Skip Navigation

We are vaccinating patients ages 12+. Learn more:

Vaccines | Testing | Patient Care | Visitor Guidelines | Coronavirus | Self-Checker |  Email Alerts

 

New Medical Education Pathway Builds Mentoring Skills

Headshots by: Keith Weller

New Medical Education Pathway Builds Mentoring Skills

When Sanjay Desai (Osler, 2003) was an assistant chief of service at The Johns Hopkins Hospital, he realized he had a passion for medical education. “But I didn’t have the skills to build an academic career,” he recalls. “I had to learn them myself.”

A decade later, the director of the Osler Medical Residency Program and the Department of Medicine’s vice chair for education has found a way to nurture trainees’ interest in teaching the next generation of doctors: a new medical education pathway. “The goal is to identify potential mentors and develop skills early in their career,” says Desai, a national leader in medical education and specialist in pulmonary and critical care.

The Pathways Program, which debuted in 2015, provides formal opportunities to explore specialized programs using curricula with coursework, hands-on experience and individualized mentorship. Other pathways available to residents include physician-scientist, global health and patient safety. All four programs begin during the second year of the internal medicine residency.

What sets the medical education pathway apart is that it’s the first of these pathways to become available to residents who matched in the Johns Hopkins Bayview Medical Center internal medicine residency program. “Including these trainees,” says Desai, “means we’re leveraging the experts and resources across our campuses and doubling the potential pool of future leaders in graduate medical education.” 

By the end of the medical education pathway, residents will have a portfolio showing proficiency in teaching curriculum development, medical education and research. 

“Becoming a medical educator requires learning how to develop scholarship including curriculum design, skills assessment, survey creation,” says Desai, “as well as teaching using newer modalities, such as social media.” 

In other words, the pathway will teach residents how to advance medical education and teach effectively. That could involve creating modules that practice how to identify a rare condition, for example, or how to share difficult news with a patient.

Co-directing the new pathway are Natasha Chida and Paul O’Rourke. Both physicians say they’re eager to contribute their experience and insights to inspire others to advance medical education. 

“We’re excited to have a lasting impact,” says Chida, who completed her internal medicine residency and chief residency at the University of Miami/Jackson Memorial Hospital, followed by an infectious disease fellowship at Johns Hopkins. “No matter what future path residents choose, they have the chance to become part of a community of educators who help others build training skills.”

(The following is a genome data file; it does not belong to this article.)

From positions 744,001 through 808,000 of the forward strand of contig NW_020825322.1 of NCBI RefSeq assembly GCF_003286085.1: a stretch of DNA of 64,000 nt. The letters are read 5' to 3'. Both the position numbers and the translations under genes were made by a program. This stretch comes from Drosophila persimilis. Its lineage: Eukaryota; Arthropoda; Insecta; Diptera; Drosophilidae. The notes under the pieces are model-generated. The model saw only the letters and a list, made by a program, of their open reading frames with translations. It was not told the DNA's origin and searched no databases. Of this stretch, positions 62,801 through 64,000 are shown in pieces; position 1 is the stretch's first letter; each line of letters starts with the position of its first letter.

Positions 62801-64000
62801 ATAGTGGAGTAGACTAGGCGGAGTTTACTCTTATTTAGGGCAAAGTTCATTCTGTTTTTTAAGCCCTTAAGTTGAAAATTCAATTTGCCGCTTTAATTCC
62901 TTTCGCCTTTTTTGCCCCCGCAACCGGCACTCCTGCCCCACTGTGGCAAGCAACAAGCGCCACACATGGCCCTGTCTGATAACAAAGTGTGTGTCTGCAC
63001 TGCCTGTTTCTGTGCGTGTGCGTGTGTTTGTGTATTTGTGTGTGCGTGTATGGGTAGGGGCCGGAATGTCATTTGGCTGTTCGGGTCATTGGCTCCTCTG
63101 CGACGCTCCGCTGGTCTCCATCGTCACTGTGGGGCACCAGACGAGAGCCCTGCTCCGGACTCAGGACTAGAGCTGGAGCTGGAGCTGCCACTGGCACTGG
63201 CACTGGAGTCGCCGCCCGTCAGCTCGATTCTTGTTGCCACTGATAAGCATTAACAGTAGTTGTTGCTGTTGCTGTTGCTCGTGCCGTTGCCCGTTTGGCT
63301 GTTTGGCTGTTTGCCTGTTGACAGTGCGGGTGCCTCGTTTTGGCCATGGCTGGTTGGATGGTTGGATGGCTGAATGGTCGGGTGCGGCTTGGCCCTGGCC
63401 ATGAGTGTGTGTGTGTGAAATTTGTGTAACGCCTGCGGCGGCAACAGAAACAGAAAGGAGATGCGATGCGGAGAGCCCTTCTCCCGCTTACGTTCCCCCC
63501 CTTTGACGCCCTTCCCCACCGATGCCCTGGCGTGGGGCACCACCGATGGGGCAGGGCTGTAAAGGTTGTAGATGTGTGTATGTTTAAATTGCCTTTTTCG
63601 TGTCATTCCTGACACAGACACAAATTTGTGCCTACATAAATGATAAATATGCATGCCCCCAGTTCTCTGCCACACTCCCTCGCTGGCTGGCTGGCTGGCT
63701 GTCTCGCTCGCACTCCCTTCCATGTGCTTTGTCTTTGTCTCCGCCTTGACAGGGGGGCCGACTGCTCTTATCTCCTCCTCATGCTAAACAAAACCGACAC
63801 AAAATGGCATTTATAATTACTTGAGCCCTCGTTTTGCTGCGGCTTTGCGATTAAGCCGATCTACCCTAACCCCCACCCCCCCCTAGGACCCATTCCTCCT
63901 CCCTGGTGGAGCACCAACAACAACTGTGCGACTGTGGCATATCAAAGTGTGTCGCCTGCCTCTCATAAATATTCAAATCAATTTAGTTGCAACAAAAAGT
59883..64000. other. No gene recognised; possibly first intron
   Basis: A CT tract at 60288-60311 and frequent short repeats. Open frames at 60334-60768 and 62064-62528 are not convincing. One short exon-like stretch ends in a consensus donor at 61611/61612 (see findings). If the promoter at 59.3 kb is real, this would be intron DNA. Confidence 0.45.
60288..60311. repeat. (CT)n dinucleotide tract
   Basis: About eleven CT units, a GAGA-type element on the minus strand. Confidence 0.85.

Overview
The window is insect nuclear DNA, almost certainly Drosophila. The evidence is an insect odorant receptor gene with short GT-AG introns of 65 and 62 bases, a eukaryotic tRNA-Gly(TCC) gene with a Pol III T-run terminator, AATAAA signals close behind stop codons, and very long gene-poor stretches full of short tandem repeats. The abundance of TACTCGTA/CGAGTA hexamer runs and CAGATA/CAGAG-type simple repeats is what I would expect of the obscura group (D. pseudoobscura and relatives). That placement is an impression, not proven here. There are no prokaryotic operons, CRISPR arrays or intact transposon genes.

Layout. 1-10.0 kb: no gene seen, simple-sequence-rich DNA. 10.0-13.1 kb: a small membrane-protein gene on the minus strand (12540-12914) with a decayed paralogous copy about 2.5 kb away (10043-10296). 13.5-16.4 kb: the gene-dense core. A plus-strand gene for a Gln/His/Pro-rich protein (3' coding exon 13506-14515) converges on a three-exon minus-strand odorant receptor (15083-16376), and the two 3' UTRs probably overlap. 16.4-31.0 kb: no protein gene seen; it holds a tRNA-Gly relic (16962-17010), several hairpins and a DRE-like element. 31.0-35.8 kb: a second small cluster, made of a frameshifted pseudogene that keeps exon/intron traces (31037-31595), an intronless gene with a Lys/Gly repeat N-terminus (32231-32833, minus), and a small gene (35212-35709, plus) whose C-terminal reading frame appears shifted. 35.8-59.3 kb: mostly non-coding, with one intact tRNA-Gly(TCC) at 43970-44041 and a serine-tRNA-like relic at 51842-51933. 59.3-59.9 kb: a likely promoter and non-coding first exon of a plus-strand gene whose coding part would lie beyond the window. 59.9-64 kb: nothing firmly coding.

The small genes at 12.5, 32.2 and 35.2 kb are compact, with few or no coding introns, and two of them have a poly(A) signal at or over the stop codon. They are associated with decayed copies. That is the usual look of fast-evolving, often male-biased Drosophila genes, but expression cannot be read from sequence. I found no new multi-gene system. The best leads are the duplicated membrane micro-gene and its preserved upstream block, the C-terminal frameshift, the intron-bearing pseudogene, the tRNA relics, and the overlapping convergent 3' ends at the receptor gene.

As a fellow, Chida focused on building her medical education skills, including curriculum development, educational scholarship and teaching skills. She worked closely with her mentor, Michael Melia, to examine internal medicine residents’ understanding of tuberculosis diagnostics and to create an objective assessment framework to evaluate residents’ competency in core subspecialty topics. 

Now, Chida is an associate director of the Infectious Disease Fellowship Program, working alongside Melia, who directs the program. She and Melia have launched a comprehensive longitudinal curriculum for the ID fellowship, which has been well received by trainees and faculty alike. The curriculum also reviews professional development topics that are important for early career planning. 

O’Rourke will lead the pathway on the Johns Hopkins Bayview campus. As a resident in internal medicine at the University of Pennsylvania, O’Rourke was part of the initial Medical Education Pathway at Penn and helped to design a “Midnight Curriculum” for residents who were working nights. It featured short teaching scripts on over 25 core internal medicine clinical topics. “The idea,” he explains, “was that a senior resident could deliver a 30-minute lesson at midnight to interns in the hospital.” It has since been incorporated into Penn’s residency program.

O’Rourke went on to complete a general internal medicine (GIM) medical education fellowship at Johns Hopkins. A leader in the specialty nationally and at Johns Hopkins, O’Rourke launched “GIMboree” — a monthly primary care community night for residents and faculty. The event hosts GIM and geriatrics educators and includes a journal club to discuss recent evidence relevant to outpatient medicine. GIMboree helps “foster a community in which residents feel supported in their outpatient interests,” says O’Rourke. Co-led by Osler resident Deborah Freeland, the program recently won a grant from the Accreditation Council for Graduate Medical Education.

 “We’re very fortunate to have an abundance of leaders and amazing people at Hopkins and on the Bayview campus to serve as role models,” O'Rourke adds. “This new pathway will provide an avenue for residents to become leaders in medical education.”

For his part, Desai says he feels buoyed as more residents receive formal training in the skills needed to build an academic career in education — an opportunity he lacked. “Luckily,” he says, “I learned from people I ran into along the way. I’m still learning.

back to top button